Philip is the fifth disciple mentioned in all of the disciple lists. And it may seem strange, but Philip in the Greek means “lover of horses”. Though he was a Jewish man living in Israel only his Greek name is known. It can be assumed that because of the Greek and Roman worlds, many people would assimilate and take on the cultures. Philip, having a Greek name, probably was a Hellenistic Jew. He was from Bethsaida the same town Peter and Andrew were from. They most likely all attended the same synagogue right in the town. James and John were probably two of his friends as well. Looking at that history, it can also be assumed that, because of their closeness, Philip was probably a Galilean fisherman. Simon Peter, Thomas, Nathanael, James, John, and two unnamed disciples [known later as Andrew and Philip] are mentioned as being fisherman. That means Jesus chose at least seven men, all ordinary fisherman- common group of friends all unexceptional men to change the world.
Little is really known about Philip. He is usually paired with Nathanael. According to John, Philip was a “process person”, by the book, practical, narrowly focused, and often a pessimist. He was not a visionary but a cynic. But like the brother pairs, he was probably in the wilderness and at the Jordan River with John the Baptist awaiting the Messiah. Philip was, in fact, the first disciple physically sought out and called by Jesus to follow him. Its the first time recorded that Jesus said “Come, follow me”. Immediately he went and got Nathanael. His response to Jesus was bold, and frankly out of his character. He said, “We have found him”. Although Jesus had sought Philip out, Philip understood the concept of personally accepting Jesus. He had found what he had been searching for his entire life. There was no reluctance or disbelief- complete opposite of his normal.
A few examples of Philip show his true character and how Jesus chose to use him in spite of it. The feeding of the 5,000 is a perfect example of Philip’s weak faith. Scripture says there were 5,000 men meaning there were probably at least 20,000 total people. Jesus told Philip that they needed to get bread to feed everyone. He immediately started counting heads, overwhelmed by the crowd. It was simply impossible. Right? He was obsessed with the mundane matters forgetting that Jesus the Messiah was present. He thus lost the opportunity to be a part of the miracle. Andrew stepped up in faith which led to the miracle. Another time a group of Greeks visited Philip in hopes of getting to see Jesus. The Greeks probably went immediately to Philip because of his Greek name. However, he was timid and indecisive. He had no idea what to do, therefore he found Andrew to take care of the matter. Twice, Andrew was used in opportunities that Philip could have been a part of. The third, and last example, is about the Last Supper. All of the disciples were pathetically weak in their faith that night. Jesus had already explained who he was to them. In fact, the disciples spent three years with him seeing clear miracles and supernatural occurrences that only the Messiah- the true God- could perform! [John 14:7] The night of the Last Supper, Jesus explained that anyone who had known him had known the Father. If they had seen him they had seen the Father. He was the Father, yet Philip was not listening. Philip spoke up for the group and said, “Show us the Father and it is sufficient for us”. He just didn’t get it. Jesus responded, probably painfully, “Do you not believe? …You have not known me…” Wow. Philip had been in the presence of the Messiah for three solid years. He had seen amazing things that only God could do yet he responded to Jesus so naively. For three years he was not really listening or seeing. He had been blind and deaf without knowing it.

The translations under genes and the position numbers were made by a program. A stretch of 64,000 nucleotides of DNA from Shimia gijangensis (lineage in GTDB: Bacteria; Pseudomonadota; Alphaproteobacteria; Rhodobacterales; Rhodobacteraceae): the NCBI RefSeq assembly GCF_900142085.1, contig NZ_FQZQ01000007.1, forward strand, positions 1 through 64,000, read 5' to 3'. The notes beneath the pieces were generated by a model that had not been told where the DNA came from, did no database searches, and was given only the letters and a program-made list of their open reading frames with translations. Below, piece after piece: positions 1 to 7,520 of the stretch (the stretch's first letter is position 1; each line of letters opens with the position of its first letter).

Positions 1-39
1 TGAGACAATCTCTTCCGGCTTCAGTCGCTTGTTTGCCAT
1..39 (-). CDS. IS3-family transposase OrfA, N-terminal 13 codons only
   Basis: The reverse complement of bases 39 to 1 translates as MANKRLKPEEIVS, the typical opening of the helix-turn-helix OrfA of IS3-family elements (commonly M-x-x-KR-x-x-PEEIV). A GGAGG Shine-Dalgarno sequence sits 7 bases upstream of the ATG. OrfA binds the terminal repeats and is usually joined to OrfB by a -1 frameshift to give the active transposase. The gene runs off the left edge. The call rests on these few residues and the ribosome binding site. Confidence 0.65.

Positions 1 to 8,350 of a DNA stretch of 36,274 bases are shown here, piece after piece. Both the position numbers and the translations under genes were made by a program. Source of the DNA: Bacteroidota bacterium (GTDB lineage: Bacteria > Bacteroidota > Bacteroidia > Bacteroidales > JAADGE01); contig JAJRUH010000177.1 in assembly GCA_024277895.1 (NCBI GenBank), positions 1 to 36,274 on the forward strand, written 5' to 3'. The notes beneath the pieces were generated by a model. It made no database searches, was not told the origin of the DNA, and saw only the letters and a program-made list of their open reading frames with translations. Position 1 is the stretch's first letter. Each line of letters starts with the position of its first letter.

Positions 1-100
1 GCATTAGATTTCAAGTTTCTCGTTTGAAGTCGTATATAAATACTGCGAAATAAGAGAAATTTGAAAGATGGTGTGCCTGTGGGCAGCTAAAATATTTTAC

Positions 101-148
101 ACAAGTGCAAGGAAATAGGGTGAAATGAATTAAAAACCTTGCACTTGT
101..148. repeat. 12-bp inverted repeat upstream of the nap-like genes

Little else is known about Philip after the Last Supper. It is obvious that Philip eventually worked through his issues. He knew Jesus was the Messiah from the start, yet it remained a struggle to fully believe with strong faith for his entire ministry, if not entire life. But he was crucial to spreading the gospel of Jesus to Asia. He must have worked through his doubt. He was stoned to death for preaching about Jesus in Heliopolis in Asia Minor. It was eight years after the death of James. The key is to understand that Philip, a man of weak faith yet practical lifestyle, overcame his weaknesses and expanded the Message of Christ greatly.